Despite Brexit and concerns about their long-term profitability, UK-based challenger banks seem set to grow their sales in 2019.
That’s according to new research from Accenture, the professional services company, which revealed digital lenders are on track to get 35 million new customers from around the world in the next 12 months. That’s after having snapped up roughly five million new accounts in the first six months of 2019. Today, banks like Revolut, Tandem, Starling and Monzo have claimed 13 million customers around Europe. Most of these customers are in their mid-40s.
On average, digital challenger banks’ cost-to-serve is about £20 to £50 per account. For the bigger incumbent banks, that number was £170. Average deposit balances for these new banks is between £70 and £350 per customer, dwarfed by the £9,000 average big traditional banks had.
That echoes some of the research made by FinTech Global. Our research about the global WealthTech sector showed that between 2014 and the first six months of 2019, online banks made up of the biggest share of the WealthTech sector. In deals smaller than $5m, they made up 22.9% of the investment. Online bank also attracted 22.9% of the investment rounds worth between $5m and $50m as well as a smashing 45.5% of the rounds worth over $50m.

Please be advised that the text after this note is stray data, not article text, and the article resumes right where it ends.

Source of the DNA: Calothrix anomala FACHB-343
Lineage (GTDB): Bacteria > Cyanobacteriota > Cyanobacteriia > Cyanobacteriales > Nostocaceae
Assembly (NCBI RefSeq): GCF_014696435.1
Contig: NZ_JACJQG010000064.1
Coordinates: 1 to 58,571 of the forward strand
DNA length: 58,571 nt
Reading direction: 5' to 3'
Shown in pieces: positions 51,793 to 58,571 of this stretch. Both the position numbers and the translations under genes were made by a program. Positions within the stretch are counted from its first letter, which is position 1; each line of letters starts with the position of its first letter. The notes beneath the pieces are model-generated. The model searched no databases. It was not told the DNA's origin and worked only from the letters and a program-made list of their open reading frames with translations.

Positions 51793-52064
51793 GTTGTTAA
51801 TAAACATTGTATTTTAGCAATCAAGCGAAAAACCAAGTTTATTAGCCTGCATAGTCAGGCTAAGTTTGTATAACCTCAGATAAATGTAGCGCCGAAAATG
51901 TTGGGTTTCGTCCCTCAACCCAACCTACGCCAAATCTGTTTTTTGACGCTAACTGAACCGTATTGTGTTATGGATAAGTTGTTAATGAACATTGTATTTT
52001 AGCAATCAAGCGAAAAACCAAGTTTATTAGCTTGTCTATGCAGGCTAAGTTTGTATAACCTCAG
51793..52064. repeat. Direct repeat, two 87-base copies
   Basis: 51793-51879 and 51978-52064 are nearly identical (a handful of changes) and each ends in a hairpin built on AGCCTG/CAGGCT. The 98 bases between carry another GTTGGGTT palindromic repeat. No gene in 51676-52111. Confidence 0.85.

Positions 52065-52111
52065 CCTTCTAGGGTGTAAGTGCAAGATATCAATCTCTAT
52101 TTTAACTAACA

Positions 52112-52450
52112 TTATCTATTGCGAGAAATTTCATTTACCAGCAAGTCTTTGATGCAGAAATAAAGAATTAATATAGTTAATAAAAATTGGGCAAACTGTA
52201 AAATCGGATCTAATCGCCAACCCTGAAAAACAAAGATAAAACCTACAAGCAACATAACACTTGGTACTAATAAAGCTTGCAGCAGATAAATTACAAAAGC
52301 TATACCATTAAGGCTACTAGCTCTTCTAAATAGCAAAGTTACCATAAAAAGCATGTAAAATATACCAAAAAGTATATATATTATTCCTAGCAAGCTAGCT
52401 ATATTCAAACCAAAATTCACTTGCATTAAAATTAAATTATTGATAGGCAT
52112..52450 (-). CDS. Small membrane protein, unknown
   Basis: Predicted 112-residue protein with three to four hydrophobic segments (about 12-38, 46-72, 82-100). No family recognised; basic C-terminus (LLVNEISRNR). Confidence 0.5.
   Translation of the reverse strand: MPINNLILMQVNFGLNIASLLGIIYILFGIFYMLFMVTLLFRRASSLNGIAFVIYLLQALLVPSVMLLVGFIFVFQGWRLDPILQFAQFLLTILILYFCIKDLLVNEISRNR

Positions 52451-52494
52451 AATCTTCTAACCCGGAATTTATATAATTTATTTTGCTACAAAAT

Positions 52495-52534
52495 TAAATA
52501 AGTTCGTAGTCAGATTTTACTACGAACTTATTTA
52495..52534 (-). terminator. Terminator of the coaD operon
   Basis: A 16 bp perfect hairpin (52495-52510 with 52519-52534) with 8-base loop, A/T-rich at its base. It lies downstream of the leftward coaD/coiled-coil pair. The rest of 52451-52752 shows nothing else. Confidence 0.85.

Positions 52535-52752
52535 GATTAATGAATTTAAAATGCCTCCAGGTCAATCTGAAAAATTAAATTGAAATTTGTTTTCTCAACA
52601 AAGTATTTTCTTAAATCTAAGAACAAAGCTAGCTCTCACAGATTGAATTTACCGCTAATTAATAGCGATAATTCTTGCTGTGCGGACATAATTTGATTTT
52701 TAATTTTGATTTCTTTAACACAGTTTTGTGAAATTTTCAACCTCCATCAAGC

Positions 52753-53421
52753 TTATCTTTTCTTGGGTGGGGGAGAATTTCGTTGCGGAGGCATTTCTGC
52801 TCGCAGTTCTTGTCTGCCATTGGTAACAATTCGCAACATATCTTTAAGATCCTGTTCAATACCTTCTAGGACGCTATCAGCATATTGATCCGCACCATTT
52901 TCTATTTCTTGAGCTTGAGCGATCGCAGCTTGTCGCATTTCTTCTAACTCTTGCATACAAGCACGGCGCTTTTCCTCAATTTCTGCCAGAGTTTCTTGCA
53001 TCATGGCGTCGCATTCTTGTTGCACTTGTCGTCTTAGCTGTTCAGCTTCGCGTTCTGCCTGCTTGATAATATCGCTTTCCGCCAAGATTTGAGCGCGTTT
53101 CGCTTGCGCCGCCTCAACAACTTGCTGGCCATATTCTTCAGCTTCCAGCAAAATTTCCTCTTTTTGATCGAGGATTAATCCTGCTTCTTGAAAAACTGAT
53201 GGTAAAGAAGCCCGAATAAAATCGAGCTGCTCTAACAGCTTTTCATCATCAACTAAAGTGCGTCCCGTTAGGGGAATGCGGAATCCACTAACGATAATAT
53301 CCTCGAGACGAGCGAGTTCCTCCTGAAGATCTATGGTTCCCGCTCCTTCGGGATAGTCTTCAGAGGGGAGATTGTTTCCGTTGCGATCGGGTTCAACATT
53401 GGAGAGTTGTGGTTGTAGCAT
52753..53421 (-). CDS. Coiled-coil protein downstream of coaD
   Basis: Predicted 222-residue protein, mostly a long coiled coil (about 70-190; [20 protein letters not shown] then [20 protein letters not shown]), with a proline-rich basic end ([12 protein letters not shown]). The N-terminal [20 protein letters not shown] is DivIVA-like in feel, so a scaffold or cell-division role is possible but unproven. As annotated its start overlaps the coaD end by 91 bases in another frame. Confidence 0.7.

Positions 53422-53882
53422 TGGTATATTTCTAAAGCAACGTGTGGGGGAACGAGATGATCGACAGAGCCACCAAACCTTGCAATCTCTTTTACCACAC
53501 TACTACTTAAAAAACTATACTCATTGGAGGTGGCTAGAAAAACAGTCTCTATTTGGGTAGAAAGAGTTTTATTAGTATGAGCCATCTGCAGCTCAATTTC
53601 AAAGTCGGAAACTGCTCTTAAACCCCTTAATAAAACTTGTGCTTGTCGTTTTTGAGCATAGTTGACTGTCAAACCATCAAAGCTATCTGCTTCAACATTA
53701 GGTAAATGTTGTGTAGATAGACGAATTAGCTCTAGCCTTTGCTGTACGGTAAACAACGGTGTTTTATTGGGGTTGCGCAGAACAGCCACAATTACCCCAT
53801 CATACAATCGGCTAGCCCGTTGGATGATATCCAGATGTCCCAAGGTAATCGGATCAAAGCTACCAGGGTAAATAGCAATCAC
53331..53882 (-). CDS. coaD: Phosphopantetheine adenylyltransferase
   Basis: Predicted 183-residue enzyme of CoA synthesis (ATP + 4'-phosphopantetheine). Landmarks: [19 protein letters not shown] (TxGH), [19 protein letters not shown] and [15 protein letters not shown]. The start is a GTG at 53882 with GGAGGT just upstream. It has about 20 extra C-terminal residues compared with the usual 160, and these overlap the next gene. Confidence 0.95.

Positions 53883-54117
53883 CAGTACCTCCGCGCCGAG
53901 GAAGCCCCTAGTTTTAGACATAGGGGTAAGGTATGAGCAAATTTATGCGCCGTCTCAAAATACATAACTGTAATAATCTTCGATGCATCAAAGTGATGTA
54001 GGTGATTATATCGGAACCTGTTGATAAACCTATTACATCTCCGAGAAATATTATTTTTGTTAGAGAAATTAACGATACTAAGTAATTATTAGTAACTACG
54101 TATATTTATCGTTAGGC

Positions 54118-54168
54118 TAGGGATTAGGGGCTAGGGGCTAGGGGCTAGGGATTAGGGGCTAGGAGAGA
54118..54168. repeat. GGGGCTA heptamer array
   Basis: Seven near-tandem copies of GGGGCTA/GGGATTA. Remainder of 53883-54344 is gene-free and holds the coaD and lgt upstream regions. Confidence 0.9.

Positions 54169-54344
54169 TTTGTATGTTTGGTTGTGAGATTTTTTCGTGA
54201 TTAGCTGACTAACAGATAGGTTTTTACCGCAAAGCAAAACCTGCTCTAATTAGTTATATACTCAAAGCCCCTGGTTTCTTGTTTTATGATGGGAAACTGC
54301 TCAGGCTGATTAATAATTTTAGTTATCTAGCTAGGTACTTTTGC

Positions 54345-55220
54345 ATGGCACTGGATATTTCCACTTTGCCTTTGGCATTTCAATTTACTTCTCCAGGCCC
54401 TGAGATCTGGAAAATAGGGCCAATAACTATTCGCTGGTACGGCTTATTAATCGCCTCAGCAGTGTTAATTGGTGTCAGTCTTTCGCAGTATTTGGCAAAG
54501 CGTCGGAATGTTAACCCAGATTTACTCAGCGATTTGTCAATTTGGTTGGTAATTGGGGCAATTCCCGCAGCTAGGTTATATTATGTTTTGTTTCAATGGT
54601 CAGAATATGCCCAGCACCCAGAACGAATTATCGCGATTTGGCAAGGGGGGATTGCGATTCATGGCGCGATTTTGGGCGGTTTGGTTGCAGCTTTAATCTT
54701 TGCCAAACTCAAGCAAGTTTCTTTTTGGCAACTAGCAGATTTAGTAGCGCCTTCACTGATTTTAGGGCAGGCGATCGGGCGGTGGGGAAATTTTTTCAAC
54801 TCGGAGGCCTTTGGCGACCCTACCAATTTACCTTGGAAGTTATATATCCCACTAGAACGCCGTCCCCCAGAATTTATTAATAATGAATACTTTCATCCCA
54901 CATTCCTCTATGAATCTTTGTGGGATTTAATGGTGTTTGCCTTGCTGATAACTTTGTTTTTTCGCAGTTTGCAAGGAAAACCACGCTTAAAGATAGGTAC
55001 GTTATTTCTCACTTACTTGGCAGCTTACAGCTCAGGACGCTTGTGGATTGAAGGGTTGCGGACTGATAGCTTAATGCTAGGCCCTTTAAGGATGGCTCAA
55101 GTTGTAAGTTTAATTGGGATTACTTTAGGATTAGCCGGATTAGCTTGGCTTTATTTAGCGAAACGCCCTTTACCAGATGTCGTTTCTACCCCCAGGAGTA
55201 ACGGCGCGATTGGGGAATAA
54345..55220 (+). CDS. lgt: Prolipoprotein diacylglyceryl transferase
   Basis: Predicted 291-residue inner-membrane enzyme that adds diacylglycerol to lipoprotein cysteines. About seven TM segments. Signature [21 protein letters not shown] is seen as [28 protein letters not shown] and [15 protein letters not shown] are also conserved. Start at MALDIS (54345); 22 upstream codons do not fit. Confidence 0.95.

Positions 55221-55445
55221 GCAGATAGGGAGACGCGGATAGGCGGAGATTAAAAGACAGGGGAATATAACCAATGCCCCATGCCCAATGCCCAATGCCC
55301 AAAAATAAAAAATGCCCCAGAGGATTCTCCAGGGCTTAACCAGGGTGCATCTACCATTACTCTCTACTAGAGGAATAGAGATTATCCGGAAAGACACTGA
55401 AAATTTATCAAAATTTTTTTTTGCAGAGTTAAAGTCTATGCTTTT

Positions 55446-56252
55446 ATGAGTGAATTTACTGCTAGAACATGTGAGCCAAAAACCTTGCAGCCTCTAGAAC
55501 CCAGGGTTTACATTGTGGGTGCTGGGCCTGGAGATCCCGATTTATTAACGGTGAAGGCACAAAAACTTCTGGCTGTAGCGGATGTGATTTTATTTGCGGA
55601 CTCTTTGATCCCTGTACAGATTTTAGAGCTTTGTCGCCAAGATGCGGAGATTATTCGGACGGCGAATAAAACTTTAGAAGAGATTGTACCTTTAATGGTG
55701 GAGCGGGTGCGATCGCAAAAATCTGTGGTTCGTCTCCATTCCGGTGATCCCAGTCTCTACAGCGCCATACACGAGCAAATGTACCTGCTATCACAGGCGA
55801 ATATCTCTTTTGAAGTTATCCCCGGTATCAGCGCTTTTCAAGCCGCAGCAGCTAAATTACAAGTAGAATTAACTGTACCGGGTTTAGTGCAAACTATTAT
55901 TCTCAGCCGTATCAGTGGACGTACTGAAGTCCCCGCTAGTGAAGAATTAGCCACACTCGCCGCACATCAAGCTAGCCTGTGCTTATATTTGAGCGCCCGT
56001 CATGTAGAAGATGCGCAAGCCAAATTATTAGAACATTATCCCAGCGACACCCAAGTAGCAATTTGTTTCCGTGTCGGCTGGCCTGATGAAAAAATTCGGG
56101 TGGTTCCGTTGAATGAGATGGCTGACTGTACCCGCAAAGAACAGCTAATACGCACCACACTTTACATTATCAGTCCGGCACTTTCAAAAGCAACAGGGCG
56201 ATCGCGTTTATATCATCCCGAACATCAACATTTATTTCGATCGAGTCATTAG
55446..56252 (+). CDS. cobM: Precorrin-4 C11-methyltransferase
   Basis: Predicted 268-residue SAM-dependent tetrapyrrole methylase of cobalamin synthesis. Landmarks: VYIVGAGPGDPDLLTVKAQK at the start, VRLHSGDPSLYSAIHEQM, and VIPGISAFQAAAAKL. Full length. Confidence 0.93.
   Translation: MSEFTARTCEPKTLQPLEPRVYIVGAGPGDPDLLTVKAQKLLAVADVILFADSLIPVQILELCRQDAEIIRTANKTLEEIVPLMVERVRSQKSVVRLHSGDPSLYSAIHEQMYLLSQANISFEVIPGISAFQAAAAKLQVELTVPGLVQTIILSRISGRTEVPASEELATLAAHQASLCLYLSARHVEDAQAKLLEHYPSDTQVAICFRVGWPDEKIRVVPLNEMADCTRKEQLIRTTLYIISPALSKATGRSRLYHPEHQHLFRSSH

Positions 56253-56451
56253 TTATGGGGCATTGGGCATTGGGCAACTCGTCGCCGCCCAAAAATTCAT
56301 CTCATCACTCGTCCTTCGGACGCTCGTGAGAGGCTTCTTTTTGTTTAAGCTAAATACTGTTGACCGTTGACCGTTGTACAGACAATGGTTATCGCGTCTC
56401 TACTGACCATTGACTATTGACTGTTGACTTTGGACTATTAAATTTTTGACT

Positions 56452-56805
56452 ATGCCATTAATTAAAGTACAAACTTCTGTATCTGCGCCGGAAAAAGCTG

Nevertheless, that by no means that they have not had their fair share of challenges. The Accenture report also noted that most of these banks are not yet profitable, with them losing roughly £9 on average per customer. Accenture also highlighted that challenger banks are facing increased scrutiny from regulators.
Moreover, Brexit is also threatening to throw a few curveballs into the mix for UK FinTech companies. Most of these have to do with the uncertainty regarding what kind of deal the nation strikes with they EU.
Still, it seems that challenger banks are on the rise around the world, not just in the UK. In Germany, N26 is reportedly gearing up for a US launch. Down Under there has been a slew of neobanks leaping on the opportunity to challenge the incumbents in the Australian banking sector.
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